The reliability for detecting the correct bacterial and virus species in the sequence information of DSN was built upon assemblies that mapped to more than 10% of the representative pathogen genome, and on parameters such as contiguity (number of scaffolds) and k-mer depth (coverage of k-mer in assemblies). Although less reliable, shorter assemblies covering less than 10% of the pathogen genome indicated the potential presence of Mycoplasma in more DSN animals and the presence of Bovine gammaherpesvirus 6 (data not shown).

Infection with the Bovine parvovirus 3, which was found in the unmapped sequence information of four DSN animals, has been linked so far only to bovine respiratory disease [23, 24]. However, cases of diarrhea in neonatal calves and respiratory and reproductive diseases in adult cattle have been associated with other bovine parvoviruses [25]. More recently, viral metagenomics analyses revealed that Bovine parvovirus 3 is the most abundant virus in fetal bovine serum on almost all continents [26]. The other viruses detected in the unmapped sequence information of DSN are environmental viruses which do not infect cattle.

The detection of Mycoplasma in DSN was expected, since the presence of this pathogen is known and linked to mastitis infections [27, 28]. DSN cows with mastitis are routinely tested for Mycoplasma together with other bacterial infections. However, the classification of Mycoplasma at species level is novel. Recently, Candidatus Mycoplasma haemobos has been identified in cattle in Northern Germany for the first time [29]. This is the region where most of the DSN animals come from. In the same study, infections with Mycoplasma wenyonii were reported [29]. Coinfection with both Mycoplasma species have been reported in different places [30, 31]. Interestingly, using DNA sequence analysis of unmapped reads, we could also identify one animal that was detected with DNA of both Mycoplasma species. Furthermore, infections with Candidatus Mycoplasma haemobos and Mycoplasma wenyonii had been detected in blood only [29,30,31,32,33].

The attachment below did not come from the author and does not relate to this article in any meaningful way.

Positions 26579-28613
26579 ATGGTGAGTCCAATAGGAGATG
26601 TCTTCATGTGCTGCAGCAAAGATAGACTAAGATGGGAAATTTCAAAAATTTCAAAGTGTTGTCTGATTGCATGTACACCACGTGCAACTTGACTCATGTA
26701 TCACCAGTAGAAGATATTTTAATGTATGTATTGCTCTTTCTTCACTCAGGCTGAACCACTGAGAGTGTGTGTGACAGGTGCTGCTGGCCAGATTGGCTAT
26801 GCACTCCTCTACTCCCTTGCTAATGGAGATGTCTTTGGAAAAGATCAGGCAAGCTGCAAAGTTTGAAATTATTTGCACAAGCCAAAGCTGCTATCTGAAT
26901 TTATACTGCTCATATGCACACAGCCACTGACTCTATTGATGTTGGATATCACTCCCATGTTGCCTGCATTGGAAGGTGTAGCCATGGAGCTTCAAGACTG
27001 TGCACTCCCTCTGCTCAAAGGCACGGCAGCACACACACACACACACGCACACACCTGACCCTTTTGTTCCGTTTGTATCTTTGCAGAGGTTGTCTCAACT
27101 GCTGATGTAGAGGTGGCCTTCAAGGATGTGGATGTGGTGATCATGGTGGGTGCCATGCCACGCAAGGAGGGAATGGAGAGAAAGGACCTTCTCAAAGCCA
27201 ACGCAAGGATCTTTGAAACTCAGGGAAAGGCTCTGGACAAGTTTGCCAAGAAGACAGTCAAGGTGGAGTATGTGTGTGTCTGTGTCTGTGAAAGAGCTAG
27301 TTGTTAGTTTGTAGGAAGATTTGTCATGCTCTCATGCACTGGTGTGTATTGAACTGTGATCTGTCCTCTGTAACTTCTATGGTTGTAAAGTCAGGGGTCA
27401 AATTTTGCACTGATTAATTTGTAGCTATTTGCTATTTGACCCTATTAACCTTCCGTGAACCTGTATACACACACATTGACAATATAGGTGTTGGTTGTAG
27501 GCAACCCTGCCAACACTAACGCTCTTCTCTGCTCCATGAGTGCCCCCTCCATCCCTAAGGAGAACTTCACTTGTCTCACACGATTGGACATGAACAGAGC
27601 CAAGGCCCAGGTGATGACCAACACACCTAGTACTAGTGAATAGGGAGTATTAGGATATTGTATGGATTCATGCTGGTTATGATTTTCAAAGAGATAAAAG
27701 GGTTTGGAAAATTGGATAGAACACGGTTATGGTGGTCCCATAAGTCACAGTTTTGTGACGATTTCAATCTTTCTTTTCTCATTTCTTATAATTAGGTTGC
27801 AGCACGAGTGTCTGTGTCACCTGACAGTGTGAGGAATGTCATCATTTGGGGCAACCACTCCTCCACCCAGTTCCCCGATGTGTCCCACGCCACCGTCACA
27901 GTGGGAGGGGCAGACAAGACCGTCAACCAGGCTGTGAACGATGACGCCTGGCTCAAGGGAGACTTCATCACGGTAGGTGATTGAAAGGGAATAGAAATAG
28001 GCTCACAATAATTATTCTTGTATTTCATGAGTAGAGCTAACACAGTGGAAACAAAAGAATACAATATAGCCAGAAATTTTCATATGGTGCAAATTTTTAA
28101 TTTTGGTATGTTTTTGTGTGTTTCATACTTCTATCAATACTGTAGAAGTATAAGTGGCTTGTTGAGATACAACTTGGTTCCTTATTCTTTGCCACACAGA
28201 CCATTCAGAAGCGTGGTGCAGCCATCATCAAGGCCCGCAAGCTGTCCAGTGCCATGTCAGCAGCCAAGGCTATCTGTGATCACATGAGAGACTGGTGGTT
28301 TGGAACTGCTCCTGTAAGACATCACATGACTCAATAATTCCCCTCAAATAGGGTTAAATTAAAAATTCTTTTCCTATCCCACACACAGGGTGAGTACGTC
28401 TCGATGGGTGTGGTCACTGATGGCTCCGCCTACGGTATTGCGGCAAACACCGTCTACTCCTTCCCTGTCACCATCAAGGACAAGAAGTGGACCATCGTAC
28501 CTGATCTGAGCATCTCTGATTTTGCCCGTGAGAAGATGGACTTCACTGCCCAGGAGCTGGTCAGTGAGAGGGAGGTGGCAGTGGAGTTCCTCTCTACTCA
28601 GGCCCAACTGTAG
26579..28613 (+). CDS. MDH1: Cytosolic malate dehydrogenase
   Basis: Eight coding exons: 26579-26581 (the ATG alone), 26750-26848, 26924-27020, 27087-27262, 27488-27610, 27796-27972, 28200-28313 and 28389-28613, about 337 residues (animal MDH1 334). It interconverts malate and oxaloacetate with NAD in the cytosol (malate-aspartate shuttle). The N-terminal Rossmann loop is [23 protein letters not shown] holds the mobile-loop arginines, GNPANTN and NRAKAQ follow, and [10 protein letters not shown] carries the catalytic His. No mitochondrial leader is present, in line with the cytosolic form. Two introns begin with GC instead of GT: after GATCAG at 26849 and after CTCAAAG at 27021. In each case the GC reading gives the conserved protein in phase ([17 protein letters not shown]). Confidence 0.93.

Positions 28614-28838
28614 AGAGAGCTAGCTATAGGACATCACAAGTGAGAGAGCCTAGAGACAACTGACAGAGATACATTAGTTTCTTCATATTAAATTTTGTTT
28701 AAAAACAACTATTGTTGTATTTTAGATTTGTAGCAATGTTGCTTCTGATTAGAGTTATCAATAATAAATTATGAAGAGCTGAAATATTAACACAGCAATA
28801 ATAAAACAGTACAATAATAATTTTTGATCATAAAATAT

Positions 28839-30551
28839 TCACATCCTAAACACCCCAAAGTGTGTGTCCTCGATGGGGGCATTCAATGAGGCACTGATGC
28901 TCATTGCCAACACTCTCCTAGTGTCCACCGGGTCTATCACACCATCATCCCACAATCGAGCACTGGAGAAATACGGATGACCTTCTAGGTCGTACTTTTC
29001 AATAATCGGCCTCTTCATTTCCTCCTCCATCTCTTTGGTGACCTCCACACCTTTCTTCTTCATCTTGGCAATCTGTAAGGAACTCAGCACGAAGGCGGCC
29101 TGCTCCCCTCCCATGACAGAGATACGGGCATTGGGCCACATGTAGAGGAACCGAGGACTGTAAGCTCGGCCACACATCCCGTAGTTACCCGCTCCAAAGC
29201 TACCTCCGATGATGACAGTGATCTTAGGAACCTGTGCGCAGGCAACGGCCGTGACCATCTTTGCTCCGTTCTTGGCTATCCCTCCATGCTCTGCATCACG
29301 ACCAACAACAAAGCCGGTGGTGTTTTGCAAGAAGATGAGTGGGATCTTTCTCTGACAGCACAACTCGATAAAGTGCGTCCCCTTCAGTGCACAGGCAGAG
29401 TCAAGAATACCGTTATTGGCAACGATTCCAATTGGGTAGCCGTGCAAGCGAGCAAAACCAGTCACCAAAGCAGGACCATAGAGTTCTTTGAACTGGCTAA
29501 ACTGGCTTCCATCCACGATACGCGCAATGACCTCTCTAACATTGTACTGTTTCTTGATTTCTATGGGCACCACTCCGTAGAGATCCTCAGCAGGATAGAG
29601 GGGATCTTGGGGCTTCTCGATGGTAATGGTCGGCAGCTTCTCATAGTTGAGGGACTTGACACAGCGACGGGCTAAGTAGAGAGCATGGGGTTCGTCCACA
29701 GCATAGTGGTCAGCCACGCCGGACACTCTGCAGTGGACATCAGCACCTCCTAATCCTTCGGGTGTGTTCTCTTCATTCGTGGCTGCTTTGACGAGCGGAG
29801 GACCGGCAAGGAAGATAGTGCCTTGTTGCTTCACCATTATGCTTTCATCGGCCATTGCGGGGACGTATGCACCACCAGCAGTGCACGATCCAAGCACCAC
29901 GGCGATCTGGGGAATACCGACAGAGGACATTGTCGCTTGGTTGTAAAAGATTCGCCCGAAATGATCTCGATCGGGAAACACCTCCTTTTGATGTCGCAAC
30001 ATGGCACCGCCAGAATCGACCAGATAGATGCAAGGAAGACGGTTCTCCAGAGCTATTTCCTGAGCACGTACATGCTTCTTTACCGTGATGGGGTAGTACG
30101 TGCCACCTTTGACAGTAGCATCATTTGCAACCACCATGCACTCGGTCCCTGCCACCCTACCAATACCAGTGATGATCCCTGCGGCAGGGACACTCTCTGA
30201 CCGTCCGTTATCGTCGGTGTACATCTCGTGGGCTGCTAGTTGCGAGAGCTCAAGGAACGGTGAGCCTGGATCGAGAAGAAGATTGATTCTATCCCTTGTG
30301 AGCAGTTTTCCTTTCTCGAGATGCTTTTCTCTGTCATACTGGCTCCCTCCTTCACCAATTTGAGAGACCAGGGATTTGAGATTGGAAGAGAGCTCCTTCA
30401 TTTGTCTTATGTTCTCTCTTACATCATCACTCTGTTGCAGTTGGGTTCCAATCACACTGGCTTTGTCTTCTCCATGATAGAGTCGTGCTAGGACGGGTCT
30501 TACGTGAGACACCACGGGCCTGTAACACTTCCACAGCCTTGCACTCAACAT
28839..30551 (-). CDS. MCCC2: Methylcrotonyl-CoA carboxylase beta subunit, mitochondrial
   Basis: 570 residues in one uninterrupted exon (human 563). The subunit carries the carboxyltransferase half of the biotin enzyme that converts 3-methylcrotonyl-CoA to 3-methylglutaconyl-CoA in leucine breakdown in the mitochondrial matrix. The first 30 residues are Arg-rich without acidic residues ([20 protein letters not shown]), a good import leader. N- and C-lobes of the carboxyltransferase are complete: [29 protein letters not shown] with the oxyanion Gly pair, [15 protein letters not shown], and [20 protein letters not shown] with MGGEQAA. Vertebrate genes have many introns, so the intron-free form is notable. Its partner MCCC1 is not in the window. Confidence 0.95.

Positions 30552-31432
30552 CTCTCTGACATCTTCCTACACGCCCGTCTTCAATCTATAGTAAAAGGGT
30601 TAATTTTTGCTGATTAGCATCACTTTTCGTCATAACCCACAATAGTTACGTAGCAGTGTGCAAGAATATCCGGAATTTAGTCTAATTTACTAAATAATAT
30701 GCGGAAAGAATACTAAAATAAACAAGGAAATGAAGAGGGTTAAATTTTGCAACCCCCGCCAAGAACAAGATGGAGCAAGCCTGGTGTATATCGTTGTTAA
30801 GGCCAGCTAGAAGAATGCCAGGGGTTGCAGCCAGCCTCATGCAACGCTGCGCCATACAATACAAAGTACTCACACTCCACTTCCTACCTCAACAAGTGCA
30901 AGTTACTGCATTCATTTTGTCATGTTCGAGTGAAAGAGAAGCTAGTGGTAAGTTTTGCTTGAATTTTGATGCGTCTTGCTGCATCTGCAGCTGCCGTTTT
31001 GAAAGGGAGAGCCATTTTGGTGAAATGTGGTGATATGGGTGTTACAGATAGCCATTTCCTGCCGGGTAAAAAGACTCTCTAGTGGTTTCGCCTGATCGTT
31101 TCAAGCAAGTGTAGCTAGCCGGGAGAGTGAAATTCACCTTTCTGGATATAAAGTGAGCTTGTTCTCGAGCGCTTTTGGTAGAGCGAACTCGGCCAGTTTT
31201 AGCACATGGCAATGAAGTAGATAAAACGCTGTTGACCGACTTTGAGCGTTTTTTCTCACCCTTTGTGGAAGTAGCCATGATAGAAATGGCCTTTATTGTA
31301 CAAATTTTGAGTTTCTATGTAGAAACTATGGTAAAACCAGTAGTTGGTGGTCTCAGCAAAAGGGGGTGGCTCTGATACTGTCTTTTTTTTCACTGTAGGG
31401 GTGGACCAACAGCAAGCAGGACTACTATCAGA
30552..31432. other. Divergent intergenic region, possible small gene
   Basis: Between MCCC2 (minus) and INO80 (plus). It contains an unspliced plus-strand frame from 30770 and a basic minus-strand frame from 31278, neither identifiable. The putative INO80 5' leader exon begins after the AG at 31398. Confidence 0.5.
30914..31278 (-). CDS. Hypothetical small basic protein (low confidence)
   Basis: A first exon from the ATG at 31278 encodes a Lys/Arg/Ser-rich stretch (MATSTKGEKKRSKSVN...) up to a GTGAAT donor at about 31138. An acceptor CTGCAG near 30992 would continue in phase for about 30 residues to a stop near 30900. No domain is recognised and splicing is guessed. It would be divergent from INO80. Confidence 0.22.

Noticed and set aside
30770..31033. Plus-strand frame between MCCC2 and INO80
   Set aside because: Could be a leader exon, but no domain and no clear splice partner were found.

Some pathogens were detected only in DNA extracted from specific tissues. DNA sequences of Mycoplasma, for example, were detected only in DNA extracted from blood, while soil bacteria such as Variovorax gossypii [34] and Bosea lupini [35] were detected mainly in DNA extracted from ear tissue clips, pointing to potential sample contamination. Pseudomonas has been reported before in bovine raw milk and refrigerated beef [36, 37]. In our study, we detected this species only in unmapped sequence information obtained from sperm samples.

This study presents an analysis of unmapped reads obtained from cattle previously sequenced. For further validation of microorganisms that are not typically infectious in cattle, it would also be necessary to validate their occurrence via PCR or direct detection which would serve as evidence of biological contamination. Since contamination via ubiquitous microorganisms varies among different tissue types, we emphasize the importance of collecting tissue-specific metadata, ensuring this valuable information is available for drawing conclusions.

Furthermore, the lack of Bos taurus results from the Blast analysis was anticipated, as the assemblies were generated from sequence reads that did not initially map to the Bos taurus reference genome. The fact that some assemblies from the unmapped reads of DSN could be mapped to other Bos species suggests that the current Bos taurus reference genome cannot capture all of the sequence variation found in DSN. Repetitive regions such as simple repeats, tandem repetitions, microsatellites, and even short and long interspersed nuclear elements, and structural variations such as insertions, and tandem duplications are huge challenges in sequence alignment [38]. For the identified genes that were covered by 80% of the DSN assemblies, observations about structural variants in the Ensembl database release 109 were found. For instance, two deletions (esv4015120 and esv4018365) and one tandem duplication (esv3899898) are known for VTCN1, seven deletions (esv3896092, esv4013846, esv4018847, esv4013542, esv4019566, esv4014539, and esv3896170) and one insertion (nsv810851) for RASGRF2, and two deletions (esv3894860 and esv4012358), two inversions (esv3897812 and esv3897810), and one tandem duplication (esv3899664) for PKHD1. Therefore, DNA sequences that map to other Bos species than the Herford reference genome for Bos taurus point to potential structural variations occurring in DSN which should be better characterized in the future with other mapping strategies, such as applied in the pangenome consortium [39] and the utilization of long-read sequencing data by the long-read consortium for cattle [40].